Hodgepodge: Congratulations, Camden Hodge!

A Little Hodgepodge

As a testimony to how swiftly time escapes us, the following was part of this column on October 18, 1992:

There’s a new little Hodgepodge in our lives these days. Courtney is a proud big sister. The new little brother arrived almost on schedule last month in Roanoke, Va.

His name is Camden Stephen Hodge, our first grandson. Camden weighed in at 9 pounds, 11 ounces.

A hefty, healthy kid, he was able to play two quarters with the local football team the next day. (Just kidding, it was really only a couple of plays.)

I talked to Courtney Sunday and asked her if Camden could come to the phone. She said, “No, Papa, he’s swinging . . . but don’t worry, you won’t have to push him . . . it’s not my big swing outside . . . he’s got his own swing in the house.”

Courtney also informed me that she can still hold her new brother on her lap but he’s getting “pretty big” and wiggles a lot. Big sister also confided that “he’s cute.”

By the way, Courtney attended the first day of kindergarten a few days before Camden was born. According to her father, she’s still a student, not the teacher.  I’m surprised.

And this the next year:

An Ambidextrous Eater

I can’t say that I wasn’t given a fair warning.

“You shouldn’t sit next to Camden,” Courtney told me shortly after my arrival at her house last week.

“Why?” I asked.

“You’ll see,” she answered.

I did.

Camden is an ambidextrous eater and doesn’t always practice perfect aim with either hand. One-year-old ambidextrous eaters, who don’t have any attachment to forks or spoons, soon learn that their little hands are looked upon by everyone within touching distance as dangerous weapons.

It’s a game. Get those little fingers well lubricated and touch everything that moves. Camden is good at this eating thing. He does a lot of it.

For latecomers, I should tell you that Camden is Courtney’s little brother. He’s 14 months old, wakes his mommy up at 6 a.m. most days, ready for breakfast and, growing boy that he is, doesn’t stop eating until he goes to bed, about three changes of clothes later.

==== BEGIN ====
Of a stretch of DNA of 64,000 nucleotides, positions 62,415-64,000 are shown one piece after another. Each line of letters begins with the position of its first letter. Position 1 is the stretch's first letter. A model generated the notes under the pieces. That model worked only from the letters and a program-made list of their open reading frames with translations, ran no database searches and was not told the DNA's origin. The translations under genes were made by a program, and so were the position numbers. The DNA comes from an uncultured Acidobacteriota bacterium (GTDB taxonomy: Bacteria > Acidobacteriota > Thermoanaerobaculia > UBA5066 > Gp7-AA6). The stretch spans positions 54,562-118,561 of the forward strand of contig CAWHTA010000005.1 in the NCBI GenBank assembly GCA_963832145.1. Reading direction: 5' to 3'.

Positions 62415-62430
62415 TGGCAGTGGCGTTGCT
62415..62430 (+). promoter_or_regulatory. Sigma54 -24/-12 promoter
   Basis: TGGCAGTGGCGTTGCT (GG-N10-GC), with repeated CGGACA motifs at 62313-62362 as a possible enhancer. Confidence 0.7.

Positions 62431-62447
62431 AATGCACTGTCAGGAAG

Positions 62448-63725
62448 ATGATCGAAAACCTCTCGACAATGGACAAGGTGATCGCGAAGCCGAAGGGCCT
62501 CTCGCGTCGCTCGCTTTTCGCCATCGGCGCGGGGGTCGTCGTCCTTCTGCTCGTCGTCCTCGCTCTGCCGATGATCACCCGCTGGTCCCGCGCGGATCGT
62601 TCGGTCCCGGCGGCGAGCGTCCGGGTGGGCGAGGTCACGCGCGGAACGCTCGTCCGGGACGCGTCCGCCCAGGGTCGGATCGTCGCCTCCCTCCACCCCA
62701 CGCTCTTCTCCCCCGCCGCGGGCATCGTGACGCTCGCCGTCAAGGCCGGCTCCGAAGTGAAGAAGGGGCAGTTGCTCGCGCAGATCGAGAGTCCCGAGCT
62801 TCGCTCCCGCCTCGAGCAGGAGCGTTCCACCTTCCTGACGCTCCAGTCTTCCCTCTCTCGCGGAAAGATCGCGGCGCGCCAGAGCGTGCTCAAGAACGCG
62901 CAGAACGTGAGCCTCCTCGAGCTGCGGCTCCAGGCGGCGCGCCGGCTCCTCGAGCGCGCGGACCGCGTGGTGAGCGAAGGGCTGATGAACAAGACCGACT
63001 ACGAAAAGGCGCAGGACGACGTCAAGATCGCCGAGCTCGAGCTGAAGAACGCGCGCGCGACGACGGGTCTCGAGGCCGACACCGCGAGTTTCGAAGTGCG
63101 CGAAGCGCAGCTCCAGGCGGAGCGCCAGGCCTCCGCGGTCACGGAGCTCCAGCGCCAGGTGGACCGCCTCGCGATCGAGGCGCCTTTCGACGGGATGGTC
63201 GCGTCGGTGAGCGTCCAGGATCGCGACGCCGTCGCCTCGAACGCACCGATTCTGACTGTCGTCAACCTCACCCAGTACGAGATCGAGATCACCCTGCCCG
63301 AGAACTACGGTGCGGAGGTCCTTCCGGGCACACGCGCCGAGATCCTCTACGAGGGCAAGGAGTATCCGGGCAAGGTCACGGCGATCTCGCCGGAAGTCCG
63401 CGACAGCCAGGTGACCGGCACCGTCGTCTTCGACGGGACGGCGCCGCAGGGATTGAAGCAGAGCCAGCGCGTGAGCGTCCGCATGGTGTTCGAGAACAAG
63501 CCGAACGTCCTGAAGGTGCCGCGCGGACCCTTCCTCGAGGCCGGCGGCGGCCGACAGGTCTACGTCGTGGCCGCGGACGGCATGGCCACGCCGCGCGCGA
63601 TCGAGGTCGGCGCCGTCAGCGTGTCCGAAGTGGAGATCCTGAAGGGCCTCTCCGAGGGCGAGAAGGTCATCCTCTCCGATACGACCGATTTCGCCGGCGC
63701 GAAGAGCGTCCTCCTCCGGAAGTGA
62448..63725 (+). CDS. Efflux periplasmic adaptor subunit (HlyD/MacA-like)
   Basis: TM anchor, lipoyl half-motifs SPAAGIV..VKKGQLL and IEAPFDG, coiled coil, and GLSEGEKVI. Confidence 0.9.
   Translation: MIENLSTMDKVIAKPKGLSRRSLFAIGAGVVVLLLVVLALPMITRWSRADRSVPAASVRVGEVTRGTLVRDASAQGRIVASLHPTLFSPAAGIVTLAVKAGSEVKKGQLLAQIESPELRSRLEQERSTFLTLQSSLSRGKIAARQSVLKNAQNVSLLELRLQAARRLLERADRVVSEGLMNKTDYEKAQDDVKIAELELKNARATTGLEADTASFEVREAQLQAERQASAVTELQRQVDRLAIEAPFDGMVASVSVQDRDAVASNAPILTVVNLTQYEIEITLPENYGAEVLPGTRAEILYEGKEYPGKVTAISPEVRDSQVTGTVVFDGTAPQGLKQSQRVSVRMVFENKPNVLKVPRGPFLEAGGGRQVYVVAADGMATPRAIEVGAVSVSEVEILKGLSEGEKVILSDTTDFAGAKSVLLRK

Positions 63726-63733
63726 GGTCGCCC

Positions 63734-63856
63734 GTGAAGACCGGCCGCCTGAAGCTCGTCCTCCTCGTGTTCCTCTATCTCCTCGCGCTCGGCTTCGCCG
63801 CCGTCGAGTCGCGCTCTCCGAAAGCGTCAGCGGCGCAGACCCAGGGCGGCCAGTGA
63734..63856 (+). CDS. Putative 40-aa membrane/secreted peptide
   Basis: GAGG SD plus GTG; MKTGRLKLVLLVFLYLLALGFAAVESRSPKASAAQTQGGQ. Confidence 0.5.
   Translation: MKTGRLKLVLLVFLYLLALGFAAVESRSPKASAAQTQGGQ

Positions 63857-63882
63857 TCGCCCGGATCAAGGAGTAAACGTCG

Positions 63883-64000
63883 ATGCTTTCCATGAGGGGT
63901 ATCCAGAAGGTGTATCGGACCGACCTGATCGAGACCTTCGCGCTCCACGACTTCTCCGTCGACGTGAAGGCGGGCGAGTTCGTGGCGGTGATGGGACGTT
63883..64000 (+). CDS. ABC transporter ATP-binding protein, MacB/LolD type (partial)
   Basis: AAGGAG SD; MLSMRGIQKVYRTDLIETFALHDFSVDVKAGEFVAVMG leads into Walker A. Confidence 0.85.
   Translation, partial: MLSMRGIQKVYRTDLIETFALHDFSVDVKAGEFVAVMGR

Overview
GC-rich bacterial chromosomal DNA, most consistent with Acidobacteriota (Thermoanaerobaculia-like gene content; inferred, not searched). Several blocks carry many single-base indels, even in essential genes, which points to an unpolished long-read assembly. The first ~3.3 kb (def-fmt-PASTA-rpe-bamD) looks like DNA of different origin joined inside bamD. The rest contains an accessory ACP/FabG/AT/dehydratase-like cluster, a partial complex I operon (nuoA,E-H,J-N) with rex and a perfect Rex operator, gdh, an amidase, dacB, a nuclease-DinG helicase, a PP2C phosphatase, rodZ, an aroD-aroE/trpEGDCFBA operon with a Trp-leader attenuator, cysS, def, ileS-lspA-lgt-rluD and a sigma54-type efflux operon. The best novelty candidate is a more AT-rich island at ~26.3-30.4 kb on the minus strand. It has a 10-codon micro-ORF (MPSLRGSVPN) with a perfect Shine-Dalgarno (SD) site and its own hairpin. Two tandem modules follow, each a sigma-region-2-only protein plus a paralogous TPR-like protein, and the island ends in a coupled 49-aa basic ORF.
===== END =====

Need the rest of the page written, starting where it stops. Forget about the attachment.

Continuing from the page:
He is an expert on execution of the high five, and keeps busy each day by constantly redecorating the family room with an unending supply of toys.

“Little Brother” a College Graduate?

Yes, there is a reason for this background information on Camden. As some of you read this we are in Virginia where we are attending this weekend the festivities surrounding the graduation of Courtney’s “little brother” from college.

Camden will be among the recipients of diplomas at Radford University’s graduation ceremony.  Camden will join his parents, Craig and Penny, as proud Radford alumni.

Congratulations, Camden.

Radford University is located in a very scenic area of southwest Virginia, alongside the beautiful New River in the foothills of the Blue Ridge Mountains.

Looking at a list of “notable alumni,” I haven’t yet come across Penny or Craig’s names, but I have discovered that Dave Mattingly, whose voice I hear regularly on daytime radio, is listed as a Radford graduate and a National Public Radio producer and newscaster.

Also among Radford alumni are actors Barry Ratcliffe, Regan Burns and Jayma Mays; Frank Beamer, head football coach at Virginia Tech; and ESPN Nascar analyst Marty Smith.

The “Mountain Goats” Were Here

It was time again last weekend for the “Mountain Goat Run” to take over our neighborhood for a couple of hours. The “Run” usually isn’t one of my favorite area events.

In the past, I have been annoyed on “Mountain Goat” day – because I was an hour late getting home from church; because I had to deal with a policeman who had apparently listened to one more than enough complaints; because it is difficult to adjust to change — especially on what is usually a lazy Sunday morning/early afternoon; and because … well, just because.

The organizers of the event seem to have an equal opportunity attitude as far as the mountain goaters are concerned.  They seem to be giving every resident of the area a chance to be tormented by the runners by altering the course at least a little bit every year

Instead of having the runners turn left at a certain intersection they are directed to turn right; they have them proceeding three blocks instead of two, and a new set of residents have their cars blocked in their garages each year.

Oh well, no mountain goats until next year.

Mother’s Day Snow

With a picture sent to The Valley News, my friend, Mary West, helped remind Fultonians and others of the snowfall that the city received on Mother’s Day, May 12, 1996.

According to weather observers, that was the latest date Fulton ever received snow. I didn’t know the exact date but I am familiar with the occasion.

When I call John Florek regarding a late-season snow accumulation, I am often told, ‘Don’t be so sure that this is the last snow of the year.  We have received snow on Mother’s Day before.”  Now, thanks to Mary, we have proof of that.

To mothers and others, enjoy a pleasant, and a snowless, Mother’s Day.

One More Thing:

You can believe this if you want to — or not:

A university lecturer asked her students to describe in a page or less the difference between ignorance and apathy.

The top mark went to a student who wrote: “I don’t know and I don’t care.”

… Roy Hodge 

 

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